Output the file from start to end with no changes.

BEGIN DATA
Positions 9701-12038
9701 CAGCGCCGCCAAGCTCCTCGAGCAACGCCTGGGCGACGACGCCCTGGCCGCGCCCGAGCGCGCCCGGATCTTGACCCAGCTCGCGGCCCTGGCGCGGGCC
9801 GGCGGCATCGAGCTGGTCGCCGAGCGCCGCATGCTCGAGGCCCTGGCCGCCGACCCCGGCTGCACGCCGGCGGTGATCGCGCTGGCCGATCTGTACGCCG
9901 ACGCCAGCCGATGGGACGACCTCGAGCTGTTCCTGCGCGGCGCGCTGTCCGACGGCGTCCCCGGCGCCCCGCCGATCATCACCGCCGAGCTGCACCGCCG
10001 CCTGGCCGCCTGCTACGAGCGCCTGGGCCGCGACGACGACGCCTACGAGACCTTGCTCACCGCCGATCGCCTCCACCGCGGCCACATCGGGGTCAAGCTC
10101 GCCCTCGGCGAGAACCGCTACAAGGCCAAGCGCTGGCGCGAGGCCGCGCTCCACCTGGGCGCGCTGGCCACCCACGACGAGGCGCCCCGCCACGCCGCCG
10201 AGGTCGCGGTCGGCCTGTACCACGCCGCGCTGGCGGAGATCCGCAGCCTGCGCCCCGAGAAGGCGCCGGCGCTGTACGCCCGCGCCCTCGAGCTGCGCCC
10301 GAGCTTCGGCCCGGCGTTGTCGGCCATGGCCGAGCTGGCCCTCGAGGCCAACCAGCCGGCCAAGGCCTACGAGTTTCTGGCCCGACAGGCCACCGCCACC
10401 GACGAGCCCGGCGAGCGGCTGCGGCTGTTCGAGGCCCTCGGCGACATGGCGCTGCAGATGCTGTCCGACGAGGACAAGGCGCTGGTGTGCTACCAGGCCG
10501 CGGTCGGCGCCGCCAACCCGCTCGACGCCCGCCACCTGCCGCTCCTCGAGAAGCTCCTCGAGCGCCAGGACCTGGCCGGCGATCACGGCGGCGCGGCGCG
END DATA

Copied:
Positions 9701-12038
9701 CAGCGCCGCCAAGCTCCTCGAGCAACGCCTGGGCGACGACGCCCTGGCCGCGCCCGAGCGCGCCCGGATCTTGACCCAGCTCGCGGCCCTGGCGCGGGCC
9801 GGCGGCATCGAGCTGGTCGCCGAGCGCCGCATGCTCGAGGCCCTGGCCGCCGACCCCGGCTGCACGCCGGCGGTGATCGCGCTGGCCGATCTGTACGCCG
9901 ACGCCAGCCGATGGGACGACCTCGAGCTGTTCCTGCGCGGCGCGCTGTCCGACGGCGTCCCCGGCGCCCCGCCGATCATCACCGCCGAGCTGCACCGCCG
10001 CCTGGCCGCCTGCTACGAGCGCCTGGGCCGCGACGACGACGCCTACGAGACCTTGCTCACCGCCGATCGCCTCCACCGCGGCCACATCGGGGTCAAGCTC
10101 GCCCTCGGCGAGAACCGCTACAAGGCCAAGCGCTGGCGCGAGGCCGCGCTCCACCTGGGCGCGCTGGCCACCCACGACGAGGCGCCCCGCCACGCCGCCG
10201 AGGTCGCGGTCGGCCTGTACCACGCCGCGCTGGCGGAGATCCGCAGCCTGCGCCCCGAGAAGGCGCCGGCGCTGTACGCCCGCGCCCTCGAGCTGCGCCC
10301 GAGCTTCGGCCCGGCGTTGTCGGCCATGGCCGAGCTGGCCCTCGAGGCCAACCAGCCGGCCAAGGCCTACGAGTTTCTGGCCCGACAGGCCACCGCCACC
10401 GACGAGCCCGGCGAGCGGCTGCGGCTGTTCGAGGCCCTCGGCGACATGGCGCTGCAGATGCTGTCCGACGAGGACAAGGCGCTGGTGTGCTACCAGGCCG
10501 CGGTCGGCGCCGCCAACCCGCTCGACGCCCGCCACCTGCCGCTCCTCGAGAAGCTCCTCGAGCGCCAGGACCTGGCCGGCGATCACGGCGGCGCGGCGCG